Political science is being held back as a discipline by its failure to sufficiently engage in issues of race and inequality, and by the homogeneity of its faculty members, according to a report released Friday by the American Political Science Association.
The report analyzed the research and teaching roles of political scientists in light of the changing demographics of American higher education, in which more and more students are women and/or members of minority groups. Generally the report gave political scientists good grades for engaging all kinds of undergraduates.
But the report finds many more problems when examining the research agenda and the demographics of the profession, faulting political science for being too slow to change -- and urging a reconsideration of attitudes that have delayed change. The report was produced by a special task force appointed by Dianne Pinderhughes, a political scientist at the University of Notre Dame, when she was president of the APSA in 2008. The panel she appointed was led by Luis R. Fraga of the University of Washington and Terri Givens of the University of Texas at Austin. (Givens is a columnist for Inside Higher Ed.)
The section of the report on research says that political science is "often ill-equipped to address in a sustained way why many of the most marginal members of political communities around the world are often unable to have their needs effectively addressed by governments." Further, the report says that political science "is also ill-equipped to develop explanations for the social, political and economic processes that lead to groups’ marginalization."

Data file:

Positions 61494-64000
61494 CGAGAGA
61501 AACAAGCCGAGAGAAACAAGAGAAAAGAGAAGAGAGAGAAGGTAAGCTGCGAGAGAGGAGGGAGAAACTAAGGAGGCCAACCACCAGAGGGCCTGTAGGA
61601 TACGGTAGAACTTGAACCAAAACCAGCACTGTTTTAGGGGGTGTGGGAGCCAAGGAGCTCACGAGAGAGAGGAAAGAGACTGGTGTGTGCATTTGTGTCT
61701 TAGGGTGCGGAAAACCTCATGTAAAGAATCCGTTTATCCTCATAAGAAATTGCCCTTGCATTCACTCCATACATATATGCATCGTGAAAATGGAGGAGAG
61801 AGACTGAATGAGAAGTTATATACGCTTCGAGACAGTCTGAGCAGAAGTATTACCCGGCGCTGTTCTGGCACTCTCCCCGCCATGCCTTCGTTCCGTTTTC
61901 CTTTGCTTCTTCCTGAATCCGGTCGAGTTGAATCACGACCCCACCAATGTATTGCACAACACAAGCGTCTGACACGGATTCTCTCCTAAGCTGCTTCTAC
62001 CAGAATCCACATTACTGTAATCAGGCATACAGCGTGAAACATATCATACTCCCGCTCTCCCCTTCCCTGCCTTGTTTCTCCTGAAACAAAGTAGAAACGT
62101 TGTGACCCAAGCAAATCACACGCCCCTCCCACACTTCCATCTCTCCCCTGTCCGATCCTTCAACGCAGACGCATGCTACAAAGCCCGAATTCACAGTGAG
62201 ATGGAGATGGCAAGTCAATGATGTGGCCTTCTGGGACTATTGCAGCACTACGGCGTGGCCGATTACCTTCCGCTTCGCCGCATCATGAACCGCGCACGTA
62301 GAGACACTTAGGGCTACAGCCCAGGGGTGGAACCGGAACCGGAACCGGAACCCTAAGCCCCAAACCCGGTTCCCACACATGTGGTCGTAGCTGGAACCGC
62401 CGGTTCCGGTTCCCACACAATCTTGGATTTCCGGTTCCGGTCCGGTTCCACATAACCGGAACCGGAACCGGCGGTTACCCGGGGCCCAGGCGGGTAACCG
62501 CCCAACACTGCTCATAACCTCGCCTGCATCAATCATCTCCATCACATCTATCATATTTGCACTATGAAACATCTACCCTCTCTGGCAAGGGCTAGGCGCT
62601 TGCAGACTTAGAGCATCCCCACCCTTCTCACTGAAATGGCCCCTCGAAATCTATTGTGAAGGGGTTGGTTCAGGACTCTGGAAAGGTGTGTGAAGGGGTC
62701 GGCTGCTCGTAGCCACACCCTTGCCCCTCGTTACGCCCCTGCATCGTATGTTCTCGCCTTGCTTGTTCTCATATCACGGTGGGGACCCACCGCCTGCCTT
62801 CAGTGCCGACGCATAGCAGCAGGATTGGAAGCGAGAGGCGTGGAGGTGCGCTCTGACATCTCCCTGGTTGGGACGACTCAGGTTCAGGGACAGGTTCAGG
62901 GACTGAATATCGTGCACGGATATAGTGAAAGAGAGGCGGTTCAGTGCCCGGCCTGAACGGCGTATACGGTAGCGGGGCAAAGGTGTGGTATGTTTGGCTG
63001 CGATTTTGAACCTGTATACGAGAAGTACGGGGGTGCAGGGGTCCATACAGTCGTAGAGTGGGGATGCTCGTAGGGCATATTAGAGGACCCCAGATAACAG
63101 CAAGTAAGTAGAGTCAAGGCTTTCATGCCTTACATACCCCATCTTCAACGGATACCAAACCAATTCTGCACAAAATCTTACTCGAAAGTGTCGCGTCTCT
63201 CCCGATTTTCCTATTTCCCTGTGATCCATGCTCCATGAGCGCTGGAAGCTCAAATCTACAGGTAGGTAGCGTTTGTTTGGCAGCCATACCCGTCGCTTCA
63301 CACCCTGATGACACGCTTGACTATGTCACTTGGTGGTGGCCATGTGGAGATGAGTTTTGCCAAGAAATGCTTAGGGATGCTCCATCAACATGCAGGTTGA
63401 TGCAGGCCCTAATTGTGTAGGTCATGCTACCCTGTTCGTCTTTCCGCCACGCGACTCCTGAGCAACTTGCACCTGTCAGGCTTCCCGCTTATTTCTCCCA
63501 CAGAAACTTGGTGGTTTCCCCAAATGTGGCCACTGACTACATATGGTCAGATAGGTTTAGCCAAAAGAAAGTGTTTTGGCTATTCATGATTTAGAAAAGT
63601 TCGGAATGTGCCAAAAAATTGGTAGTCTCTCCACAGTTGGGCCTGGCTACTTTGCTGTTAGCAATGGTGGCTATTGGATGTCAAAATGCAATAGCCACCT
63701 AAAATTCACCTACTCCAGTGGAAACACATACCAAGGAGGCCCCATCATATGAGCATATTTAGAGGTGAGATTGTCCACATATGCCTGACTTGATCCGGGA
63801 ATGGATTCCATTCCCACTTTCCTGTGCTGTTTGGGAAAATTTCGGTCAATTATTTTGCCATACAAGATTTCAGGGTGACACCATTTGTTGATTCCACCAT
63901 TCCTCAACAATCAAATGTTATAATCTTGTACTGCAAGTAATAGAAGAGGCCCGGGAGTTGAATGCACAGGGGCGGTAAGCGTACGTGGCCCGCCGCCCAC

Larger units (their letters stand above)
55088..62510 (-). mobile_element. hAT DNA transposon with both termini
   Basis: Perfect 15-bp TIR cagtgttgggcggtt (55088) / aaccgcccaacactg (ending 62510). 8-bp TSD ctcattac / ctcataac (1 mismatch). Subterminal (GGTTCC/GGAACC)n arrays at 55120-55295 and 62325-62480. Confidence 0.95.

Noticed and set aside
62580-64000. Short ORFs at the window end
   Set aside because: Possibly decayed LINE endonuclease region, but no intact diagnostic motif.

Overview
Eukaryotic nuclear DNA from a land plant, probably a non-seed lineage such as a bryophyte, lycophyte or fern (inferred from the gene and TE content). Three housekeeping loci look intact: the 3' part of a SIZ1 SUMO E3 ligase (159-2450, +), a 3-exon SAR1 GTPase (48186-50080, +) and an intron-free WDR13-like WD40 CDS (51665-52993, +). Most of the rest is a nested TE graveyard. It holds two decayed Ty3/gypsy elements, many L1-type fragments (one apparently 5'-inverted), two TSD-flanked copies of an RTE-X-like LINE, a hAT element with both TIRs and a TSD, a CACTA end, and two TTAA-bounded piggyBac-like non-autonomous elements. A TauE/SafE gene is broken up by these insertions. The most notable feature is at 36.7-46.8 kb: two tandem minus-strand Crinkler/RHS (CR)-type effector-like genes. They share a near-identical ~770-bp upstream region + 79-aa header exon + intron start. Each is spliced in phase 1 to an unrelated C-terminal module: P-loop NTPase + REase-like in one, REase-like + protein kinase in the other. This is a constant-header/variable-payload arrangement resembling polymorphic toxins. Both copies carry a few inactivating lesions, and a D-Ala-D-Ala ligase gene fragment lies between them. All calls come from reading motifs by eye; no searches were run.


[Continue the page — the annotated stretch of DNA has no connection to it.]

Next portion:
Over the years, there have been various debates within political science about the best methodological approaches, with scholars dividing over such topics as the relative merits of area studies, game modeling as a predictive tool, and the extent to which political science should rely on data. While the report takes care not to simply revive such debates, it also suggests that when political science values certain approaches over others, the discipline may as a result be more or less relevant to issues involving ethnicity and inequality.
"[Political science tends not to be self-reflective about the analytical limitations of many of its traditional methodological approaches," the report says. "The tendency to accept its approaches as 'objective' science, for example, tends to inhibit the development of a more critical debate about the potential phenomenological bases of much empirical social science."
Research, the report notes, is “the Holy Grail” in academe, determining career advancement and the prestige of professors and departments. And when research is evaluated on quantity and impact, "rarely does the discussion" focus on such questions as "alleviating inequality or advancing the cause of social justice," the report says.
The report notes several studies that have found that the flagship journals in political science publish relatively few articles about issues of race, ethnicity and gender, and that introductory political science textbooks are relatively minimalist on such issues.
These issues should be of concern in a world in which white men do not constitute the sole demographic (and in which American students are an increasingly diverse group), the report says. The report’s authors stress that they are not seeking "diversity for diversity’s sake." Rather, the report says, its authors see a relationship between "who does the research" and what that research constitutes. "The presumption that a group of individuals of mostly the same background … can comprehensively study the politics of those positionalities is deeply flawed and can limit the accuracy and relevance of the resulting work."